March 18th, 2015
Does alcohol play any role in influencing the sexuality of a person? Well, this is a much debated question. In the case of women, alcohol consumption may increase the subjective sexual desire, though it does lower physiological arousal and disinhibit sexual behavior. Many studies reveal that it causes sexual behavioral changes for a handful of women. So let’s take a deeper look into the subject of women, alcohol, and sexuality!
In most women, alcohol use and risky sexual behavior are connected, but there isn’t any such association when you examine alcohol consumption for individual instances.
In the early stage, the control centers of brain are depressed under the influence of alcohol, which may contribute to an increase in sexual desire for women. Such a state may make it easier for them to initiate sexual experiences. Not only this, alcohol tends to dilate blood vessels, enhancing your sense of sexual adequacy, warmth, and well-being.
A deeper stage of alcoholism causes other sexual changes. A woman may experience lowered sexual desire, with a drop in testosterone levels. Testosterone hormone is responsible for mediating sexual desire and functioning. In the middle stage of alcoholism, a woman is more likely to experience less lubrication and impairment of her capacity to reach orgasm.
In the late stage of intoxication from alcohol, a woman may experience major physiological changes, such as irregular/unpredictable menstrual cycle. Liver damage from long-term alcohol use can affect estrogen metabolism. Such a state can cause complete termination of ovulation and menstruation, atrophy or shrinkage of vaginal walls, resulting in little lubrication.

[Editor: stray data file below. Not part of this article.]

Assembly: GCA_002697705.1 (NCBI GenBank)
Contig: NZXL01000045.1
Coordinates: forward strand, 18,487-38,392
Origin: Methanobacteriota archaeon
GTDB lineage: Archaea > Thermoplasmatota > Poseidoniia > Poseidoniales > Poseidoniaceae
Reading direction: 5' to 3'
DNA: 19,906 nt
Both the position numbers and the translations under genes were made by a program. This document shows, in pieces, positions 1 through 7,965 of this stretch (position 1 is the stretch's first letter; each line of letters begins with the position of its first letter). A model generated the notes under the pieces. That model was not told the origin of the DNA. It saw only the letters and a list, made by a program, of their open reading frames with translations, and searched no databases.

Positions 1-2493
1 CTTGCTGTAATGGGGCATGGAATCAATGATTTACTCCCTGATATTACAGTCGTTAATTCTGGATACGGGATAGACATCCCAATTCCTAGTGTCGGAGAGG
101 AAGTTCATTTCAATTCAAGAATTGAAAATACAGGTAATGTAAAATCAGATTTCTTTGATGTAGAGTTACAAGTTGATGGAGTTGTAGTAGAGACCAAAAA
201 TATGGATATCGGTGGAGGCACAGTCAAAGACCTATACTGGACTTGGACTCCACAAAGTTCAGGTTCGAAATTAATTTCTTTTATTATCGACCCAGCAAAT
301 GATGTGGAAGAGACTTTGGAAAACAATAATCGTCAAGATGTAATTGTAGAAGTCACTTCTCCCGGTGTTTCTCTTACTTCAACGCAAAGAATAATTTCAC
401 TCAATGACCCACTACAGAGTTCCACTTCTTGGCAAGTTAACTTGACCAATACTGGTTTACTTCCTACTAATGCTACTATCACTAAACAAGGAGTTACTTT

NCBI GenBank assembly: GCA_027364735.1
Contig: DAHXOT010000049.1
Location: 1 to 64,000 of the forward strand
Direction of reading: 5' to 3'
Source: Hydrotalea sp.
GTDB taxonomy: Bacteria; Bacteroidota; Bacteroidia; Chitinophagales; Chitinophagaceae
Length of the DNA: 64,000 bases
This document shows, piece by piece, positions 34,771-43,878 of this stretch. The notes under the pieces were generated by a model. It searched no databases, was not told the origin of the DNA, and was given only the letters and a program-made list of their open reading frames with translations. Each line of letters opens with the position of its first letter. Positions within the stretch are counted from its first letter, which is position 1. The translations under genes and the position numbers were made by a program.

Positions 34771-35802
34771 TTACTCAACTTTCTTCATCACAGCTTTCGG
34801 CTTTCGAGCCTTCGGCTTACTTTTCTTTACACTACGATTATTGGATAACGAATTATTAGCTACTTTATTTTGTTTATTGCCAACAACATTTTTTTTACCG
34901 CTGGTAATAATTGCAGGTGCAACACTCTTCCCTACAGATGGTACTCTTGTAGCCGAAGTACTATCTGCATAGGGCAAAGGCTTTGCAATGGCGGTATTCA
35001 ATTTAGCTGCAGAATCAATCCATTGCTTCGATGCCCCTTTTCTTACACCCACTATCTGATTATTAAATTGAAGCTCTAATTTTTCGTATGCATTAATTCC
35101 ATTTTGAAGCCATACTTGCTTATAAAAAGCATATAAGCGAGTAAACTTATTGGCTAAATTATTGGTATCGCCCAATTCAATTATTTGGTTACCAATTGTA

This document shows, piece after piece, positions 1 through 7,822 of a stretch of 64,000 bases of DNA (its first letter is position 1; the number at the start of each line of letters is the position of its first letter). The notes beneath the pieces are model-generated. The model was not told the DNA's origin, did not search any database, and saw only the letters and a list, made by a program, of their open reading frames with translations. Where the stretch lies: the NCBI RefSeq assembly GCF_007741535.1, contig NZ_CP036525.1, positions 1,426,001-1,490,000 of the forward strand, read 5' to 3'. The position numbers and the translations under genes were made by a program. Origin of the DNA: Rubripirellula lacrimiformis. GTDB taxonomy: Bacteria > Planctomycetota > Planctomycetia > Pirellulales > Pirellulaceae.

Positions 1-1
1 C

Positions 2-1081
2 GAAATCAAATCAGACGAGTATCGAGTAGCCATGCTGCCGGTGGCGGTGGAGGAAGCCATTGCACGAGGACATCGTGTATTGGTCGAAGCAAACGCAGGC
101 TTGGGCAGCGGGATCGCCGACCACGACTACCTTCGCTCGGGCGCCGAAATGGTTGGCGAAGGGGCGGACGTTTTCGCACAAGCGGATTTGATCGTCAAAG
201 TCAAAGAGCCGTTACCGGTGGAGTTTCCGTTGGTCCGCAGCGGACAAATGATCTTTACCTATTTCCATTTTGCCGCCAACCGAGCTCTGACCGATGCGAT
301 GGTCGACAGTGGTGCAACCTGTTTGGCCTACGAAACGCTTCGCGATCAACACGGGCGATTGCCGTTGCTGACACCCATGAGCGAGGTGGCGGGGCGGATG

Further, alcohol abuse can have adverse effect on the woman in combination with certain medications, as alcohol can interact with narcotics, sedatives, and antihypertensives, causing sexual difficulties.
Gradually, physiological effects of alcoholism start to hinder the sexual response cycle, resulting in sexual dysfunctions, including orgasmic dysfunction, inhibited desire, vaginismus, and dyspareunia.
While the pharmacological action of alcohol causes affects sexual functioning, other factors may also contribute to sexual dysfunction in combination with alcoholism. A woman’s personality, history, her relationship with partner, and feelings about herself all play a role in affecting sexual function. It is a common tendency for alcoholic women to experience low self-esteem, high levels of guilt, and general loss of power, all of which become psychological stumbling blocks that inhibit them from enjoying sexuality.
However, some researchers believe that blaming alcohol too much for the way your sex life plays out or giving it the credit for a satisfactory sexual experience isn’t appropriate. They claim that it is your thoughts that play a role in your sexual behavior more than intoxication. So as far as women, alcohol, and sexuality are concerned, it is an interconnection between your thought process and alcoholism that affects a woman’s sexuality!
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